During the second half of the sixteenth century there seems to have been a dramatic expansion not so much in the size of the cappella marciana as in the range of its activities. At first sight the contrast with the fifteenth century seems to be vivid, though an impression of a 'black hole' between the death of Ciconia (or rather that of de Quadris) and the arrival of Willaert as maestro di cappella in 1527 is probably more apparent than real, the product of the almost complete lack of late quattrocento Venetian sources on the one hand and the undervaluation of the importance of established traditions of cantus planus binatim on the other. Some sense of musical traditions at the Basilica during the intervening periodcan be gained from the descriptions of liturgical ceremonies contained in the diary of Arent Willemsz, a barber-surgeon from Delft who spent some weeks in Venice in 1525 en route for the Holy Land.(18) Willemz, who by profession must be counted a reasonably-educated and literate man(at one point he cites Isadore), gives as his reason for writing down such a detailed account of his journey the 'instruction and devotion of other pilgrims so that everyone can learn of the places where Christ carried out miracles'; as such, and in common with many other accounts written by pilgrims, the main weight of his diary falls on his description of the Holy Land itself and of the places associated with the life of Christ. From his writing it is evident that Willemsz was reasonably observant about human behaviour, but that at the same time he is inclined to be factual and to proceed cautiously, all of which makes him a witness of some reliability.
Like so many visitors to the city Willemsz was impressed by its sheer physical beauty, and he devotes considerable space to describing the standard sights including the Fondaco dei Tedeschi, the Arsenal and the Ghetto. Naturally enough, the most detailed of his descriptions of Venice is reserved for the Ducal Palace, the Basilica and the Piazza San Marco, and in particular for his experiences in the Corpus Christi procession and as a member of the congregation for mass and vespers inside the Basilica. It is the latter which is of particular interest since it usefully supplements and expands our understanding of the history and uses of the coro spezzato style in St. Mark' in the decades before Willaert's arrival. The most basic form of musical provision was provided by the canons of the Basilica; this involved an alternatim style in which some chanted and the remainder sang simple improvised polyphony. To this music, provided by what the documents describe as the small choir[capella parva], could be added extra polyphony sung by the musicians in the pulpitum magnum; presumably this would only be done on major feasts, and it is evidently what Willemsz heard when he attended Mass on a day of sufficient importance for the Pala d'oro to be open. By the time that the earliest surviving Ceremoniale for the Basilica had been compiled in 1564 the small choir had been discontinued and responsibility for polyphonic music was now solely in the hands of the cantores maioris capellae, the professional cappella of St. Mark's; they could perform from a number of places in the Basilica, but on major feasts sang from one of the two pulpits on the east side of the iconostasis, most usually from the pulpitum magnum. It was for this group, which were divided into two choirs with 'four singers in one choir and all the rest in the other, since the small choir no longer exists' as this Ceremoniale puts it, that cori spezzati settings were written from the time of Willaert onwards and conceivably before. The collection I salmi appertinenti alli vesperi of 1550, which contains music by Jachet of Mantua and Willaert, is the first printed monument to this Venetian version of what was evidently a north Italian practice(19), but the style itself persisted well into the seventeenth century by which time it had, of course, been joined by others including eight-voice concertato settings. It can still be identified in pieces by Rovetta, Cavalli, Grandi and Monteverdi, as in the latter's second 'Dixit Dominus' from the Messa... e Salmi(Venice, 1650) and in his settings of 'Memento[Domine, David] et omnis mansuetudinis' and 'Credidi propter quod locutus sum', both from the Selva Morale of 1640.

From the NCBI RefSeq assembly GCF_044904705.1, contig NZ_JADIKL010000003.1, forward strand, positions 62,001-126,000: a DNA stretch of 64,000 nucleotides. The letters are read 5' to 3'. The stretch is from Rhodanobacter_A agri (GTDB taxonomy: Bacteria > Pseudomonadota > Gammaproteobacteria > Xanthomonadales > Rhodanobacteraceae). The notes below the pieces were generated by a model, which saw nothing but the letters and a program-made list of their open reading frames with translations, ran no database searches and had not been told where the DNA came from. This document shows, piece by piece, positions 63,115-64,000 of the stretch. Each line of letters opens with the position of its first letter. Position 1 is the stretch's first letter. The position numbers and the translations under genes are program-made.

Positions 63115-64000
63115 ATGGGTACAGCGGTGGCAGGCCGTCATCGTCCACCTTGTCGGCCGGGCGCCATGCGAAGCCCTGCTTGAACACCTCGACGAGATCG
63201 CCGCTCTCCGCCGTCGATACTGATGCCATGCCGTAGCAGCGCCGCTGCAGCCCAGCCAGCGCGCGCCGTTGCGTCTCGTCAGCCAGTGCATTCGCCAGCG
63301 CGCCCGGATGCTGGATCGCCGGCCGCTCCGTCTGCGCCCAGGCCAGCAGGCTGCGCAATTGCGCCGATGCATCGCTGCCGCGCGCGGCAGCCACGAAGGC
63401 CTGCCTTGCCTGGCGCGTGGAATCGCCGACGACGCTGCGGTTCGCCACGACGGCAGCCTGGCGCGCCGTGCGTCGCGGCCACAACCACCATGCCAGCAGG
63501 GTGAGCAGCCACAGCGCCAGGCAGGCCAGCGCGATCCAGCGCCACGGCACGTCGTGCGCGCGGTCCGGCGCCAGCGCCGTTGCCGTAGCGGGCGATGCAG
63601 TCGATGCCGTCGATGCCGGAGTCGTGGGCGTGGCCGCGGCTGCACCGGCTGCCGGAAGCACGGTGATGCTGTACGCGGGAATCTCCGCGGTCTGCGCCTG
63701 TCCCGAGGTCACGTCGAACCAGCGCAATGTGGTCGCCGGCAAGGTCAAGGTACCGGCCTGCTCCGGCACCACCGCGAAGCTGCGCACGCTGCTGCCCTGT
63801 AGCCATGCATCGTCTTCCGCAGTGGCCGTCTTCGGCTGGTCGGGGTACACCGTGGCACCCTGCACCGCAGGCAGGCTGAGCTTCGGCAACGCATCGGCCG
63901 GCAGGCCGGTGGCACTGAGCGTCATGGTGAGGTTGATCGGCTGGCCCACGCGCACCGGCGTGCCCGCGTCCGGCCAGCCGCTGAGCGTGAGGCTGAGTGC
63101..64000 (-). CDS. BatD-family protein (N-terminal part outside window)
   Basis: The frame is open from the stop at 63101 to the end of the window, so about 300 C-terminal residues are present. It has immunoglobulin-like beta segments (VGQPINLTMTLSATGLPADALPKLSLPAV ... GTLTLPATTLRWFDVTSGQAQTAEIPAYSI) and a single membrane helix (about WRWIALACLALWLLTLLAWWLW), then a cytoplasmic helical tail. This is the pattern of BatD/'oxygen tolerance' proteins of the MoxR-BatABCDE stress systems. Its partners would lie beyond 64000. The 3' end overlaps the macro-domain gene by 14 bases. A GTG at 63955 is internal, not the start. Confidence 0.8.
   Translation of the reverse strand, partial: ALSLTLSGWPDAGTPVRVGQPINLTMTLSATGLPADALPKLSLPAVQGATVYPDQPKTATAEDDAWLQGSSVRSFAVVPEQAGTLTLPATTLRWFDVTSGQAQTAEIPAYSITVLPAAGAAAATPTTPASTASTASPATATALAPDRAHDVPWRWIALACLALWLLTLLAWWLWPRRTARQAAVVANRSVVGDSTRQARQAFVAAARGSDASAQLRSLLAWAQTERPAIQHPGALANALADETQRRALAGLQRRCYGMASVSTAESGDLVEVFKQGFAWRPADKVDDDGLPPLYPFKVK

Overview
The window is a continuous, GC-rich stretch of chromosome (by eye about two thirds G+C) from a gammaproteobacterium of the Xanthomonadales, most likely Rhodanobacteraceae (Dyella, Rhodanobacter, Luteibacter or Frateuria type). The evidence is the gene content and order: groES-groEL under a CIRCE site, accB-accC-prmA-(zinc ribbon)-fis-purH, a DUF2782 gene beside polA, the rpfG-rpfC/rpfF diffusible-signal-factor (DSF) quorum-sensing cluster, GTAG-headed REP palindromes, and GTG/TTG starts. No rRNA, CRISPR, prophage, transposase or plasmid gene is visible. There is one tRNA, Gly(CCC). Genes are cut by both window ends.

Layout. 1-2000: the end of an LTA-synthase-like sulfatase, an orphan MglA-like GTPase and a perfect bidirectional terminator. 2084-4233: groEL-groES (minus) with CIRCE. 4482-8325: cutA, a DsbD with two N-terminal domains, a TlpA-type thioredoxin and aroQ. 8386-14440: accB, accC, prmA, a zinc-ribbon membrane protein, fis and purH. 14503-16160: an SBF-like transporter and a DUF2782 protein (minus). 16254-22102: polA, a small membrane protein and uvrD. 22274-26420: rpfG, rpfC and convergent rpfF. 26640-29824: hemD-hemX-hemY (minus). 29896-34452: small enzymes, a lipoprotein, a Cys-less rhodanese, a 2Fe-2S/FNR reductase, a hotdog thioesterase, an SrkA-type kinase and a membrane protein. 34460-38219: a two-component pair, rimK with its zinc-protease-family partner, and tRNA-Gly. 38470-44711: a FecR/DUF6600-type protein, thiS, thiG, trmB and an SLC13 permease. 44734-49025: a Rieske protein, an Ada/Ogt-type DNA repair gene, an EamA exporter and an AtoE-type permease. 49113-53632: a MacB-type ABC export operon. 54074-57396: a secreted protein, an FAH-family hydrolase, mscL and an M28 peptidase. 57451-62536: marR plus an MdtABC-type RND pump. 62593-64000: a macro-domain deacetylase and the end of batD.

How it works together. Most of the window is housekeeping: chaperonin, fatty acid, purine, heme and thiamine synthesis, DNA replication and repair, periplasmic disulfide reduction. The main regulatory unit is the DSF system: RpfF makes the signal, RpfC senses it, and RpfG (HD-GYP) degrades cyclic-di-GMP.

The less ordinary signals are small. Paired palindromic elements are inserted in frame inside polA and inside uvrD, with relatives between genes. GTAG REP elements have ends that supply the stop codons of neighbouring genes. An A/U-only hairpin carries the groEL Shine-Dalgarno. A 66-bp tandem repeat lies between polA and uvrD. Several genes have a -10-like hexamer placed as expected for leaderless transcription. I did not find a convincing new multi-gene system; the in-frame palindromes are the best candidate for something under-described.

Cavalli: Lauda Jerusalem from Vespro della Beata Vergine
(Musiche sacre 1656) - HMC 905219.20
Here, as so often in the relationship between music and ceremonial in what was, after all, the most important church of the Republic, there seems to have been a broader set of principles at work. The musical style which the composers working at St. Mark's might choose for their works was not necessarily the result of free artistic design, but could be very closely constrained by liturgical function and by acute awareness of tradition.
St. Mark's Basilica. Interior with the Pala d'Oro open.
For the Venetians of the seicento, a period of decline and uncertainty, the service of Vespers on a major feast-day was a powerful evocation of the past glories of La Serenissima. Then, in a liturgical framework peculiar to the Basilica itself, before an from Byzantium, the singers of St. Mark's performed music in a way that recalled the roots of the Venetian tradition involving the simple alternation of chant and improvised polyphony.
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